In Focus has put up some of the entries for the National Geographic Traveler Photo Contest. All are remarkable examples of natural wonder and artistic skill, and some are simply stunning. One might ask, however, to what extent they are original. Are we really seeing something new, or seeing with new perspective and insight, or are the photographs recycling images that, however lovely, are nonetheless familiar sights. The leading image at the In Focus slide show provides a useful vantage on the question, for it is a double image.
Beautiful, isn’t it? It’s also a study of geological processes, and of photography as a way of seeing. Now that we’ve exhausted my knowledge of geology, we can turn to the optical dimension. A still pool of water mirrors the earth and sky above; one element becoming a reflective medium for two others. Deep in the center of the image, a tiny figure stands and is reflected as well. These double images model the actual photograph, which is the still reflection of what was actually in front of the camera. Nature is copied inadvertently by itself (in the water) and then again and intentionally so by the photographer. (I believe it was Shaw who said that human beings are nature becoming aware of itself.) And the single photograph’s depiction of copying also can reflect its repetition at the National Geographic website, In Focus, here, and surely elsewhere as well, and with that the definition of photography as a medium of mechanical reproduction.
Which may be why we shouldn’t be surprised to have seen the image before.
Sure, it’s not exactly the same, but take a good look. Note the many formal similarities, right down to the single grey figure in the foreground of the second photograph and the background of the first. Prop0rtions, colors, cropping, and the like vary a bit, but let’s not deny the obvious. In fact, we’ve shown it before at this blog, but that is the least of it. The second image has been publicly available, including on the cover of one of the photographer’s books and through charity auctions for environmental causes. Even the comments on the first image when it was the Photo of the Day at National Geographic include remarks that it’s been seen before, particularly as desktop wallpaper; significantly, these are not criticisms, they don’t diminish the reader’s sense of natural beauty, and one comment leads to explicit admiration of the work necessary to get the shot.
Does this mean that originality doesn’t matter to either photographers or their audience? Not really, but it does suggest that the question of originality is the wrong question. First, we should consider that not everyone will have seen any given image before, including perhaps the photographer who took the more recent version, and that new viewers are coming along all the time; originality, like clarity, is not a product of the image or the text but rather a relationship between the work and its audience. Second, allusion and more direction reproduction of previous work is an important component of fine art, and many fine artworks are studies in very similar subjects in very similar styles; originality is rarely the only value in aesthetic judgment, and consider also how judgment has gone awry when it was the only consideration. Third, multiple readers of a book by the same reader, or multiple viewings of a painting by the same viewer, are taken to be a compliment and not the sign of some failing; an artwork rewards revisiting because it is a distinctive (and reflective) encounter with its subject, and photography can do that as well. Fourth, and most important, photography is not a public art, and its more casual attitude about originality is one mark of that difference; what needs to be appreciated, however, is how the high rates of replication are, although not without their problems, nonetheless a source of cultural value.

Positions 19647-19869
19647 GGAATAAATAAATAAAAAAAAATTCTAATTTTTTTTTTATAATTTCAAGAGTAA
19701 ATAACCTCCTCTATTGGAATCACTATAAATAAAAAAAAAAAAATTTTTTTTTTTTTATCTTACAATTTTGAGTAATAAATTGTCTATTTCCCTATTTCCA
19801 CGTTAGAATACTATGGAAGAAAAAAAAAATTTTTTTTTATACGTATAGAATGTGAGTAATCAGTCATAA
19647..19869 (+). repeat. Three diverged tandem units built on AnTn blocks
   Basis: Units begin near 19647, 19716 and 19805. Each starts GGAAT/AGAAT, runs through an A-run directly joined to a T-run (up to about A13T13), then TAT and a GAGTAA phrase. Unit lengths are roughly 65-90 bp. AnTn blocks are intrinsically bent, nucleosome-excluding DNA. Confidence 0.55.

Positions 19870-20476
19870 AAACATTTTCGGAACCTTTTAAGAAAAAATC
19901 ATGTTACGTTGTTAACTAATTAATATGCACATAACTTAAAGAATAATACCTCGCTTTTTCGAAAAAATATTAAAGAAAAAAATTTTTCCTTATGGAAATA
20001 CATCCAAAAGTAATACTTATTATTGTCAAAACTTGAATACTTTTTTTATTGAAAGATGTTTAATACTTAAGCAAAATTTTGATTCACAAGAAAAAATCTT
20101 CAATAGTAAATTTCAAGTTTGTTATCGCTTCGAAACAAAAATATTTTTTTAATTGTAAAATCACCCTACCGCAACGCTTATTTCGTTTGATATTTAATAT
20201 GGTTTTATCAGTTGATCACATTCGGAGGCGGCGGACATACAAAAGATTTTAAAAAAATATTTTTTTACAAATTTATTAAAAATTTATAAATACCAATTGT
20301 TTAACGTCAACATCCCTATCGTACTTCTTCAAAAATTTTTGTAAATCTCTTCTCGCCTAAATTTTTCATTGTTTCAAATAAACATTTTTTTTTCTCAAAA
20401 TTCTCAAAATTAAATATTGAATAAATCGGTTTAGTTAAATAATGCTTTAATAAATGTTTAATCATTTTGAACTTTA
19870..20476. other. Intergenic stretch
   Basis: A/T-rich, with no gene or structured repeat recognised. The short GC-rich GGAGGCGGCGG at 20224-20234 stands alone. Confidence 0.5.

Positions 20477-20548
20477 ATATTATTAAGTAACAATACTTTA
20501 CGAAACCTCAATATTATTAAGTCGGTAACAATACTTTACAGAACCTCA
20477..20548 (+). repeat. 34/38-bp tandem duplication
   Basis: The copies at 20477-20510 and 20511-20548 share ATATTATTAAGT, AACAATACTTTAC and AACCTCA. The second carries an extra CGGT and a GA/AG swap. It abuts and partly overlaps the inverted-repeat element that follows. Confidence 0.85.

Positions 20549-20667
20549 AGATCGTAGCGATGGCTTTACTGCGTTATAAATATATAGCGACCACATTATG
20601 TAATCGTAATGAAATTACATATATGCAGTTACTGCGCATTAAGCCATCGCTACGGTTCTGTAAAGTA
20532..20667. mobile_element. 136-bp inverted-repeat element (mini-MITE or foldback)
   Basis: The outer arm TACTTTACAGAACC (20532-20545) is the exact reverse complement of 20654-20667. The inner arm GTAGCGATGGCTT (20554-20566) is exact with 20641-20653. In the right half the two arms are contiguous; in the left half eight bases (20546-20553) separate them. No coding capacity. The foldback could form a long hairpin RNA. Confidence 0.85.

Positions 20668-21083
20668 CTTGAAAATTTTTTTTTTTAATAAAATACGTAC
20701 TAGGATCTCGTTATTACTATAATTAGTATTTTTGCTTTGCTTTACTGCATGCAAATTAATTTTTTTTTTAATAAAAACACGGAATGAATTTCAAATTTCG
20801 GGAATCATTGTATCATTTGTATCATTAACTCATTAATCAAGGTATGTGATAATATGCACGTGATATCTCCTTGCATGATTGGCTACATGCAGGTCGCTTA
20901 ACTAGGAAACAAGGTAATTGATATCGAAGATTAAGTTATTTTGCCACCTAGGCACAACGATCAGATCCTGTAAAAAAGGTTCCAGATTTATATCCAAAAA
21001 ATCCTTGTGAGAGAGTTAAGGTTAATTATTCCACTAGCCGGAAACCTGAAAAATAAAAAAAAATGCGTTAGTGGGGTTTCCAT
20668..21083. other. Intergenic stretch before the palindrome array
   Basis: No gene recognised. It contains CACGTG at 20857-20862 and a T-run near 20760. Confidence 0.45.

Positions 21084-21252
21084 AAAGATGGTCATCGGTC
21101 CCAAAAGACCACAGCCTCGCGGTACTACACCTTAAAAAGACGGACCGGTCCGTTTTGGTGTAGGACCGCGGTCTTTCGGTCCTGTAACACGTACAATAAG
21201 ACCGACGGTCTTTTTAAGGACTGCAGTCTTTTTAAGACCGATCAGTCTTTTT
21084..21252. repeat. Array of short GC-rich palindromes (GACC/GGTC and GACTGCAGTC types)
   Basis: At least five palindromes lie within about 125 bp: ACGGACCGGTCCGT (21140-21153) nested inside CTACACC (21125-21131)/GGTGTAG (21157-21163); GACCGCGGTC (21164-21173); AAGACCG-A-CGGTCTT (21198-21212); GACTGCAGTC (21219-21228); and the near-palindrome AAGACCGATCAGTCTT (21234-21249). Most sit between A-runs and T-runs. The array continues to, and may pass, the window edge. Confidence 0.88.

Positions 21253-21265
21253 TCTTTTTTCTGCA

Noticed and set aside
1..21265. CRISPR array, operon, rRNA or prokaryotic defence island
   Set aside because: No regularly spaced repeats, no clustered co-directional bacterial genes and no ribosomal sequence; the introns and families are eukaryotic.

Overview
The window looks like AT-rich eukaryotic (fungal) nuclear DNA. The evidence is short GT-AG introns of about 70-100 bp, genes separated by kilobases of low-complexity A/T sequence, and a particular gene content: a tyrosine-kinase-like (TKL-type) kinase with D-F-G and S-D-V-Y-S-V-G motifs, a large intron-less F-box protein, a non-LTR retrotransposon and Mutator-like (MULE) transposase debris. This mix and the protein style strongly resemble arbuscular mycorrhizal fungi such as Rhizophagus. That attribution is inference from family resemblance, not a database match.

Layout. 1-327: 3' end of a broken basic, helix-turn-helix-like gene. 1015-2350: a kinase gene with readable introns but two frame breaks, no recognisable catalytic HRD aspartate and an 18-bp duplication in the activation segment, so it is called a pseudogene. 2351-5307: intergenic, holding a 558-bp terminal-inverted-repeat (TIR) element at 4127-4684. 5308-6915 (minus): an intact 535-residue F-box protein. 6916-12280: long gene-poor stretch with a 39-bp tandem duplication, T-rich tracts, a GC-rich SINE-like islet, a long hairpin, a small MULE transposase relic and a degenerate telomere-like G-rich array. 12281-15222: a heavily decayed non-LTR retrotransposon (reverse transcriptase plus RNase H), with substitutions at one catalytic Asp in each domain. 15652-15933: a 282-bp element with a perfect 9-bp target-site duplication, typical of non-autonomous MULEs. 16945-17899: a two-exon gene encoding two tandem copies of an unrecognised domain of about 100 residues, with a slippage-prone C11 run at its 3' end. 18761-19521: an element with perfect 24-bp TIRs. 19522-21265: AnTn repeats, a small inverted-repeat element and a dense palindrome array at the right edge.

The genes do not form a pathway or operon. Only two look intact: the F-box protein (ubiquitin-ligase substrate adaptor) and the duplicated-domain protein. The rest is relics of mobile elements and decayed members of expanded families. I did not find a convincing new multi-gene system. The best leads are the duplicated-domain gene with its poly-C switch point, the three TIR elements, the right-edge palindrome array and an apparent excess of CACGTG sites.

People don’t go to the Vermilion Cliffs Monument to see something no one has seen before; they go to have an encounter with nature’s beauty; something that may be a distinctively human response. We don’t look at a photograph of the natural marvels to be seen there because we want to have a unique aesthetic experience, but to have one that others have enjoyed as well. In place of the original, a copy; in place of the unique work of art, a community.
These habits are easy to belittle, and let me be clear that I think the world needs every kind of art, not simply those I would label public arts. That said, the images above might merit additional appreciation. Let’s think of them as Deep Copies: that is, as images that reflect reflection and reproduce reproduction, and do so elegantly, beautifully, profoundly. Nor do they do so abstractly, but rather by showing how these processes for replication are part of something material, whether mineral strata being laid down crystal upon crystal for eons, or the social habits that continuously pass along human societies from generation to generation, or the imaging processes of the human brain as it creates consciousness itself.
And to see any of that, we will have to see the same image more than once.
Photographs of The Wave landform, Vermillion Cliffs Wilderness, Arizona, by Nicholas Roemmelt/National Geographic Traveler Photo Contest and Jack Dykinga/Corbis-iLCP.